DAVE MUSTAINE Says LARS ULRICH And JAMES HETFIELD Have Been Trying to ‘Smear’ Him For 40 Years

Dave Mustaine Lars Ulrich

In a new interview with Kerrang magazine, MEGADETH mainman Dave Mustaine looked back on his youth, his “terrible” childhood, and more.

When asked how misunderstood does he feel “all these years down the line,” Dave responded: “People don’t know me at all. They think they do, but they only know the guy Lars [Ulrich] and James [Hetfield] have been trying to smear for 40 years. They know the guy that usually responds to bad sh*t being said about them, but do they know me? No. I don’t usually come out and say stuff about people unless I’m provoked… especially nowadays. In the beginning, if someone said something I didn’t like, I may have retaliated in jest, but never seriously. I would never attack anyone without good reason.”

Asked what does he remember growing up in ​’60s California, he said: “Not much, though there are bits and pieces of everything. Whenever I drive from San Diego to Los Angeles it’s easy to find myself drifting on freeways I didn’t need to take. One of them goes past my old house in Huntington Beach, and Costa Mesa where I grew up. I remember seeing this local band called THE SYNDICATE practice and something was out of tune. The drummer stopped and yelled, ​’Somebody’s outta tune!’ I remember thinking he sounded like such a dick.”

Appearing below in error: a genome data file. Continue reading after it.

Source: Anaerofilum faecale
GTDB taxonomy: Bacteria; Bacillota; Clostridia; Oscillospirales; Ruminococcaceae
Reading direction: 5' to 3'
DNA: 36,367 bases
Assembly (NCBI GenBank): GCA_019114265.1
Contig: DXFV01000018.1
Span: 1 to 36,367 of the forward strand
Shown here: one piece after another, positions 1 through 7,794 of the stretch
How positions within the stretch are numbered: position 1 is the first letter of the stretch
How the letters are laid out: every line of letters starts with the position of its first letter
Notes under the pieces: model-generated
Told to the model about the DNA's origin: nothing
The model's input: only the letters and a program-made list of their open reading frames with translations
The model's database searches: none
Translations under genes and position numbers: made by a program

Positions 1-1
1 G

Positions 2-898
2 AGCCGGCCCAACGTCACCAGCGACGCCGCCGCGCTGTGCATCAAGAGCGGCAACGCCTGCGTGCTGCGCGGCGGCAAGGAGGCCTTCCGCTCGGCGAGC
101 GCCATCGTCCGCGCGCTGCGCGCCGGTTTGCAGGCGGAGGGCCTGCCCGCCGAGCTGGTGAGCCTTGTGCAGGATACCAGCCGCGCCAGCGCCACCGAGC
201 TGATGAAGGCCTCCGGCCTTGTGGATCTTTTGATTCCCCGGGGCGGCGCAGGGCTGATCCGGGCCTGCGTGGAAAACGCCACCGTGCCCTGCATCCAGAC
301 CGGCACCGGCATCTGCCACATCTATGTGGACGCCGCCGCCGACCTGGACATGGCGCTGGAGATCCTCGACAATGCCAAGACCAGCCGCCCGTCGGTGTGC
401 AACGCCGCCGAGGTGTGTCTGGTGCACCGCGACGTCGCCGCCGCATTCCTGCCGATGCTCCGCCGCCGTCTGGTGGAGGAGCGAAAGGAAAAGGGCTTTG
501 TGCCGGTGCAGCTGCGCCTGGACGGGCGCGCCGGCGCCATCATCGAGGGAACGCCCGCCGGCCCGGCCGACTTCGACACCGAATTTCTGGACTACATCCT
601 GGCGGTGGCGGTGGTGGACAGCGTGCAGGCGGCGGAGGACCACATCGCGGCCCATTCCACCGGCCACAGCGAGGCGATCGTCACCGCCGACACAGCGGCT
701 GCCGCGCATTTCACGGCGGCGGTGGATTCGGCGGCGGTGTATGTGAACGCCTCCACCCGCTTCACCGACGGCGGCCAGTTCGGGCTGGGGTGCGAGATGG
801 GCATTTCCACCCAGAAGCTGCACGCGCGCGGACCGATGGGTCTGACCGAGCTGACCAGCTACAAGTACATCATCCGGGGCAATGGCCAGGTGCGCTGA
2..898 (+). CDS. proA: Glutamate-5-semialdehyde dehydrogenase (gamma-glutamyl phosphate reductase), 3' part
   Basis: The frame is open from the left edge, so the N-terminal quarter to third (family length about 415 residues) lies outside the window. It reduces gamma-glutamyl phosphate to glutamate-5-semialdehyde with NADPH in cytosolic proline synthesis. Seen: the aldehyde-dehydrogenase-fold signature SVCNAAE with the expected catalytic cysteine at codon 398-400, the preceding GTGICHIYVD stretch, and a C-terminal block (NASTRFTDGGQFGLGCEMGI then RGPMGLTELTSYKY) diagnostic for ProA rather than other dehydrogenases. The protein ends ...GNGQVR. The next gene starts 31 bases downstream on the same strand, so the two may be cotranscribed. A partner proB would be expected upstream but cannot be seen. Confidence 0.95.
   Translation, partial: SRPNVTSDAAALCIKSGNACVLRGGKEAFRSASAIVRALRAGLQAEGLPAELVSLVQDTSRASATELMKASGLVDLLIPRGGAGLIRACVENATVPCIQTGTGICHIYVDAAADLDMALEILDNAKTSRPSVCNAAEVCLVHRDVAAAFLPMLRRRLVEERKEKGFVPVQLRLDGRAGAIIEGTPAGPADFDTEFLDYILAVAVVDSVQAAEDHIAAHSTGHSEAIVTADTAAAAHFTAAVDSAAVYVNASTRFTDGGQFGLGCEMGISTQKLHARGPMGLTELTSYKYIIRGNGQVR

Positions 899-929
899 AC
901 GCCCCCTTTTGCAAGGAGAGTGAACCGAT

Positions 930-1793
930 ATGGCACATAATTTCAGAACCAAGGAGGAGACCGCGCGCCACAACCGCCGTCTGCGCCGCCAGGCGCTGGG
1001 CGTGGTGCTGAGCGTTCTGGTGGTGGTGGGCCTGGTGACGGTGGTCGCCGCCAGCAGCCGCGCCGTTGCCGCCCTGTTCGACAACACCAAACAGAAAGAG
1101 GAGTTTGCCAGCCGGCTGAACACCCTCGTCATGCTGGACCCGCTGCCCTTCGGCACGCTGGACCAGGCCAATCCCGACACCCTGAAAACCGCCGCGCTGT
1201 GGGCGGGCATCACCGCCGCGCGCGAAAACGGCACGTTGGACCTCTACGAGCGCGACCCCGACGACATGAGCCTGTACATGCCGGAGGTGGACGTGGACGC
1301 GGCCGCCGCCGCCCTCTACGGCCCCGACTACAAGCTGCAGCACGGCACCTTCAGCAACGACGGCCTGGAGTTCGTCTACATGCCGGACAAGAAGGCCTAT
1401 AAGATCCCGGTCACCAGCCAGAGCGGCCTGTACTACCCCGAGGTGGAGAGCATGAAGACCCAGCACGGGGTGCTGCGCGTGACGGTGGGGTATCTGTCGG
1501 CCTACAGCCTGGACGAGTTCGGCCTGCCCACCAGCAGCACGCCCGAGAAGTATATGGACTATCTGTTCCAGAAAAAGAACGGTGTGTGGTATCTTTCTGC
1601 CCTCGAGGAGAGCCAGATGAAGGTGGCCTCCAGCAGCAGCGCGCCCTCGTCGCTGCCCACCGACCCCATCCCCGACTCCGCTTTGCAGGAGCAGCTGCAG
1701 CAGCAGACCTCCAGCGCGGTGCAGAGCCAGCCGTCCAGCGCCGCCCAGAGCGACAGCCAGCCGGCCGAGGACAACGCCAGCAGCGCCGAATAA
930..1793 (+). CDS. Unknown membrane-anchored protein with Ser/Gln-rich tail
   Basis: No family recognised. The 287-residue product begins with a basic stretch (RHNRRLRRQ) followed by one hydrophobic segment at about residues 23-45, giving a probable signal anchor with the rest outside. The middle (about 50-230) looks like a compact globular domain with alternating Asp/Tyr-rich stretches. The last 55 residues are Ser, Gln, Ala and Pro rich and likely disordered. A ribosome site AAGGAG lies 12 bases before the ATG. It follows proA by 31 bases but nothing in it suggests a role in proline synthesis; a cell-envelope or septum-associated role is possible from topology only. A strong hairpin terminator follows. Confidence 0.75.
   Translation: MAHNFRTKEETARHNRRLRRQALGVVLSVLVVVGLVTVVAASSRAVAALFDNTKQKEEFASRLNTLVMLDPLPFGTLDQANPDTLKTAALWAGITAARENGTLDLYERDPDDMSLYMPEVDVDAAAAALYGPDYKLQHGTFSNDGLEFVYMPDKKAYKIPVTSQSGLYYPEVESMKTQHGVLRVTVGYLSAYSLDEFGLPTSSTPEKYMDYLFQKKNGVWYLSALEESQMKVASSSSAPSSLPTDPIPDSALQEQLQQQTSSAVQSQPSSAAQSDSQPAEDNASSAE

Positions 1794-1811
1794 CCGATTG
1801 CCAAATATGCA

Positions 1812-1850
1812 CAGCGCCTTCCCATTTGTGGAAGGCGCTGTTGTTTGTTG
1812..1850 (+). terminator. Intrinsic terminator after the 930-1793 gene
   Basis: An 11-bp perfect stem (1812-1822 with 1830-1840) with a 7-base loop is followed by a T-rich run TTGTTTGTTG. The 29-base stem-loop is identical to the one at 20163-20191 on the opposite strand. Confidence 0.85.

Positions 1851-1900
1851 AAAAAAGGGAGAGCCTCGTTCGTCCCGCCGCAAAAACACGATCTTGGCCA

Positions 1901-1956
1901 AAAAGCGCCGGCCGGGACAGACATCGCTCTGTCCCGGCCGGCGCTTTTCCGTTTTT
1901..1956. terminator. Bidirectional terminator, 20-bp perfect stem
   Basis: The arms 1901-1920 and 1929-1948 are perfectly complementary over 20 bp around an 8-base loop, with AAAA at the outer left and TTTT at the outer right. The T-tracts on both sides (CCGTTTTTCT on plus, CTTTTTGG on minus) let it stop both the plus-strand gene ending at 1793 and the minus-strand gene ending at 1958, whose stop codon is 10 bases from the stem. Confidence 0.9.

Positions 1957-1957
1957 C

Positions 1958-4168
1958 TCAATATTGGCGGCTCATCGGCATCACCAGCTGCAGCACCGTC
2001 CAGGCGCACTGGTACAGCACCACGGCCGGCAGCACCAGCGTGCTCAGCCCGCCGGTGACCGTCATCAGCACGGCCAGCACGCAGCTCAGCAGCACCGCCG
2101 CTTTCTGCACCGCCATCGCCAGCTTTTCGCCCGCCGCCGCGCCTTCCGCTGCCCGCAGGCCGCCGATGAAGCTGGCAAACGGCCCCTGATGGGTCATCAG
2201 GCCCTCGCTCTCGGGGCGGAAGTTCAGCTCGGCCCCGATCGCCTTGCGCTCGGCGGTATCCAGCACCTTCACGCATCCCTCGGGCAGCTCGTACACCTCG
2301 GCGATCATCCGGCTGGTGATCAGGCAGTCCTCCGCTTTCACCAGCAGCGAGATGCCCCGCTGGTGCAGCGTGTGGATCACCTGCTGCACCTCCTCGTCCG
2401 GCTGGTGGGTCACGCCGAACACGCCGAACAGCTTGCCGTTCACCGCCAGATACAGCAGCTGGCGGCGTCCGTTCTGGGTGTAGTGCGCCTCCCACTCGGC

Dave continued about his childhood: “It was terrible. My dad drank a lot and was abusive, so my parents got divorced when I was young and it got worse from there. We moved up to Costa Mesa to move in with my aunt, who was a Jehovah’s Witness, and that’s when my mum became one too. They don’t believe in Christmas, birthdays, or holidays. My life was ruined from that point onwards until I moved out.”

“At school, whenever it was time to stand up and do the pledge of allegiance, I had to stand there with my hands by my side not saying a word. The other kids were all wondering what the hell was wrong with me. I couldn’t have any other friends because they were considered too ​’worldly.’ I was only allowed to have friends from church, most of who lived far away and weren’t the kind of people I’d generally mix with.

“They weren’t even my f*ckin’ age,” he added. “Whenever it was a new school year, I would see my dad just to get money for the clothes and supplies, then I wouldn’t see him until the next one. Later on, whenever he found out where we were living, we would move. That would change you. It makes you not trust people. You can’t let anyone in because in a few weeks dad will come and you’ll be gone.”